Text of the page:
December 13, 2019

Love, Death & Robots “The Secret War” Review | Off the Beaten Path

Here we are, at the final episode of Love, Death & Robots. So to give us the final taste of Love, Death & Robots before season 2 comes out, we have the horror-action episode The Secret War. If I had to summarize what this short is in a nutshell, it’s the perfect complementary bookend to Sonnie’s Edge, both in terms of the action and the overall quality of the episode. So without further ado, let’s take a look at what The Secret War does right, and what it gets wrong.

The Episode Summary

Based on a short story by David W. Amendola, The Secret War follows a platoon of WWII Red Army soldiers, led by Sgt. Sergei Pavlovich, as they chase a supernatural threat across Siberia. Hot on the trails of the threat (aka a horde of demons from Hell), they come across a village that has been slaughtered by a small group of demons. Despite knowing they were short on men but knowing their superiors won’t send them any help, they press onwards. Tracking them into the forest, they encounter the group. After a bloody fight, the platoon emerges wounded but victorious. They also find a frozen secret police officer, Boris Grishin, with a notebook that acts as a clue to the origins of the demons.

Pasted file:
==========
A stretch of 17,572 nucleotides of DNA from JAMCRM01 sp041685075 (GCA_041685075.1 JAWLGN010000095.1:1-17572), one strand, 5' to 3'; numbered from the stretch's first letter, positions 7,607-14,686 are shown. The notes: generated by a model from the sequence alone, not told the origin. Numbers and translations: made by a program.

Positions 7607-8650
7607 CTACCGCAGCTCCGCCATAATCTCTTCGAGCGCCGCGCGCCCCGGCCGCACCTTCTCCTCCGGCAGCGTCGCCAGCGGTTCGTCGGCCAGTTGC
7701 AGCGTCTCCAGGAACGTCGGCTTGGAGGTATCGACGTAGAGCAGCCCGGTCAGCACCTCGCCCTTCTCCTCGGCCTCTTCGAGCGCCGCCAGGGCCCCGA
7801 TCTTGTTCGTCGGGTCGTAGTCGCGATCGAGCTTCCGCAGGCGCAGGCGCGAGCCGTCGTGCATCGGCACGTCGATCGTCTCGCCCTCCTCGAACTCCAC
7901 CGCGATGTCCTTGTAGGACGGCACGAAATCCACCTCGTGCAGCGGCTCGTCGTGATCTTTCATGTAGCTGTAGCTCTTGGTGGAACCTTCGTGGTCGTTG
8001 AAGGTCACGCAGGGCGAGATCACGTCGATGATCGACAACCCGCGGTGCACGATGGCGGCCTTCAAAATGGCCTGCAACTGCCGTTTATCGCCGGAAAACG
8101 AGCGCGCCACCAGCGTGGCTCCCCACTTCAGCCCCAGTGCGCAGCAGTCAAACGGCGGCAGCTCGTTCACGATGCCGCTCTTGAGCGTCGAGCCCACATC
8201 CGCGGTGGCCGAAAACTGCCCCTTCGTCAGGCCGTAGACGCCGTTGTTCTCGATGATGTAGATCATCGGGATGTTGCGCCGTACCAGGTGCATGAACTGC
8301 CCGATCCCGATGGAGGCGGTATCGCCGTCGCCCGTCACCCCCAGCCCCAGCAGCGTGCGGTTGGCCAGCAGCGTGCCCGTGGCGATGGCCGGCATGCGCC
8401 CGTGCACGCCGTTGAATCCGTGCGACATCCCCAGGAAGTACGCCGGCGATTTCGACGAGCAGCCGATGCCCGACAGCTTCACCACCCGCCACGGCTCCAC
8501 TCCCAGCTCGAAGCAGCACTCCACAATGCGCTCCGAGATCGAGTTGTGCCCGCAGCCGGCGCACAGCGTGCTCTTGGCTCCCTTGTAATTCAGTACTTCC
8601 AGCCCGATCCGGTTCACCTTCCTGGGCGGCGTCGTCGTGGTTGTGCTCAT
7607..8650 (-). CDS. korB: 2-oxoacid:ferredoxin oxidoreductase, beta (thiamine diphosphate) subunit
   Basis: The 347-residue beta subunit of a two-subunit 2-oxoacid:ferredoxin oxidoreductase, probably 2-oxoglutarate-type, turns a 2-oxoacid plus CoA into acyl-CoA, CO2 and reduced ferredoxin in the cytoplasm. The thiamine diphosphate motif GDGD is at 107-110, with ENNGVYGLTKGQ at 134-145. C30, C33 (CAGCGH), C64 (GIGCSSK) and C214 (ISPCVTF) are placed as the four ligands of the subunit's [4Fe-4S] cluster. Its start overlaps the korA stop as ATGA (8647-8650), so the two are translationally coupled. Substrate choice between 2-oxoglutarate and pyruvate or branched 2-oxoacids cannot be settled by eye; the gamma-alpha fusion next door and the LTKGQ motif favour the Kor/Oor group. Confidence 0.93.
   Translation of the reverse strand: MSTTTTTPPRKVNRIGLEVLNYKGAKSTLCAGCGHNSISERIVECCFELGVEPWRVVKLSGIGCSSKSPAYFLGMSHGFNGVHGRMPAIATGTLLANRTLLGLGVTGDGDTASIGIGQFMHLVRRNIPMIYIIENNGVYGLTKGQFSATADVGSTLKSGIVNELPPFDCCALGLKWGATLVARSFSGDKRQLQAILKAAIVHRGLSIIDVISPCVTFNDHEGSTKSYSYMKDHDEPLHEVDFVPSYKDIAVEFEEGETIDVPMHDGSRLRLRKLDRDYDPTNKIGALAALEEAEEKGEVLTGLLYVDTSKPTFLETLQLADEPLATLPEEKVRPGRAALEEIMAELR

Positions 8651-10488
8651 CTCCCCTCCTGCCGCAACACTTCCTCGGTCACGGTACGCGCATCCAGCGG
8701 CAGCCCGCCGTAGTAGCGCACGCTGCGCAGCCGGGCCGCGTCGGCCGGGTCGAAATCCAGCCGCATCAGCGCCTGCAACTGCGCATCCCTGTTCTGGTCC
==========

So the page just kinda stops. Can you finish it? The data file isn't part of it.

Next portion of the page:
Camped out on a ridge during the night, listening to the far off fight of another battalion against the horde, the sergeant tells his lieutenant what he knows about the enemy based on their clue. After the October revolution, the Red Army starts “Operation Hades”, in which the government would covertly study local myths to get a leg up on the White Army. In 1919, Grishin attempts a ritual to summon an army consisting of the demons of Hell. He succeeds in summoning them, but quickly loses control of them and is quickly killed.

Back in the present day, the platoon finds a large barrow, and proceed to blow it up. However, things don’t go according to plan. It turns out the barrow is much larger than they thought. So instead of burying the demons they only further provoke them. The platoon prepares for a last stand, and Sergei sends his son away on their fastest horse with one task. That task is to relay an order for an aerial bombardment on the barrow. The platoon makes their last stand but is quickly slaughtered through sheer numbers. The next day the demons feast on the remains of the platoon until the barrow is carpet-bombed by a whole host of Soviet planes.

My Thoughts

When I first watched The Secret War in March, it quickly fell by the wayside. I thought the episode had some promise but ended up being rather boring. Once I rewatched it the other day, my opinions largely didn’t change all that much, for better or for worse. There were a couple of reasons for this.

The biggest one was with the characterization. Everyone seemed to be a stock character. Most of the men weren’t even named, and they all seemed to have the same personality. Even the named characters didn’t have much that distinguished them from each other. The few details we get of Sergei (his being a father to his men and his son), don’t change the fact that he is the typical portrait of a Soviet soldier. The only one who seemed interesting to me was Okchen, the native steppes-man, and the group tracker. So it didn’t help when he was killed off before anyone else when he was caught in the massive barrow collapse.